No, I’m not going to compare DPKG and RPM (and definetly not APT and YUM/URPMI/RUG), but I use both (I use Ubuntu at home and on the laptop), and while I’m rather proficient with RPM, I often find myself dumbfounded as to how to do a specific action with DPKG.

Fortunately I’ve found this nice reference that compares DPKG and RPM command line switches. It does provide some of the things that I need to do with my package manager. Unfortunately, some of the more advanced functions (specifically queries) I need are not covered there.

So does anyone know how to to do, using dpkg:

rpm -qf <path to file> – Check to which package a given file belongs. This is very important operation when you are trying to troubleshoot something.
rpm -q --scripts <package> – List what scripts have run or will be run when a package was installed or will be removed. This is important for figuring out what mess a specific package have rendered on your system. with -qp instead, this can be used to examine what mess a specific uninstalled packge will render on your system when it will be installed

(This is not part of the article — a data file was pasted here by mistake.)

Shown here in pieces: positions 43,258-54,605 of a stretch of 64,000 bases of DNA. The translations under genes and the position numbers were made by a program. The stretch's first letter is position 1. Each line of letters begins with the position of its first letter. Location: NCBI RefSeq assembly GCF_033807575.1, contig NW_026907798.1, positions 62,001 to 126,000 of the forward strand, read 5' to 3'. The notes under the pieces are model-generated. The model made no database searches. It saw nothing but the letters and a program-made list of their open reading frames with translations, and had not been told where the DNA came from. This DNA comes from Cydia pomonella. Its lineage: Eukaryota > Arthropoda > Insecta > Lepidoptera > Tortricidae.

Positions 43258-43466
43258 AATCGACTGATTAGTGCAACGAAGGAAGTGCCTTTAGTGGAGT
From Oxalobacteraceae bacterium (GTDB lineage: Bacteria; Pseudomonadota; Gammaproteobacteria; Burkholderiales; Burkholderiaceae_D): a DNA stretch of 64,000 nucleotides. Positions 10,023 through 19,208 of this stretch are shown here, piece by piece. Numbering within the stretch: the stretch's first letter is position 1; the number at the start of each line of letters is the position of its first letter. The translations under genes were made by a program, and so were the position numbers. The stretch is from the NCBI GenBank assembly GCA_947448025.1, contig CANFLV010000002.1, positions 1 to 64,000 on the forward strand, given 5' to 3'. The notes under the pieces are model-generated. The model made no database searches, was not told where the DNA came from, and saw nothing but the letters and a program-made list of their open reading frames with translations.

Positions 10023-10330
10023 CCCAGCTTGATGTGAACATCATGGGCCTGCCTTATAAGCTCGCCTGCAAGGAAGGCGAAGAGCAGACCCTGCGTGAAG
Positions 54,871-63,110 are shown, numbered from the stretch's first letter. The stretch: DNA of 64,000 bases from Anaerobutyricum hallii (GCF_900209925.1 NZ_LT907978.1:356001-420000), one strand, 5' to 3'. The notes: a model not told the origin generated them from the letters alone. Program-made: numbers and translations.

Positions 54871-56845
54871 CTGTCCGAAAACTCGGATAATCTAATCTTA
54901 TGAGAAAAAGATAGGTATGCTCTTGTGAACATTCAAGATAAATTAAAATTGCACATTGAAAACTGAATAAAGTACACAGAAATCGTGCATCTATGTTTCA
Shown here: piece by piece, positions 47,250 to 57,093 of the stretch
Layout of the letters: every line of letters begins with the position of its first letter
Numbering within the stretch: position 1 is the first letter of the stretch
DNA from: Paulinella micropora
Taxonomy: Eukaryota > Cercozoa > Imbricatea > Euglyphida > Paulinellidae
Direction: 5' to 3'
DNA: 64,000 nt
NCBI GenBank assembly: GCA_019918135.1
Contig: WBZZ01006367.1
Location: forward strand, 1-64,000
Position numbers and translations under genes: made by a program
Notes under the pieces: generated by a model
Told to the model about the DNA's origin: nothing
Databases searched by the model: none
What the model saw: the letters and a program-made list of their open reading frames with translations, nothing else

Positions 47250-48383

rpm -q --provides <package> (and other capabilities and dependencies stuff) is required to figure out what package depends on what and why.

Specifically the first I really need as I constantly use this. any comments are welcome, of course 🙂

2 Responses to “DPKG vs. RPM”

  1. Saruman:

    `rpm -qf some-file` can be done by `dpkg –search some-file`

    • Oded:

      Yea, I kind of figured it out later. The problem though is that RPM actually has an index of all files – so rpm -qf is fast. dpkg-query -S actually have to search through the file list for each installed package in dpkg database – and it can take a while on a system with many files that have lived a while (the dpkg databased gets slower and slower the more you install and upgrade packages).

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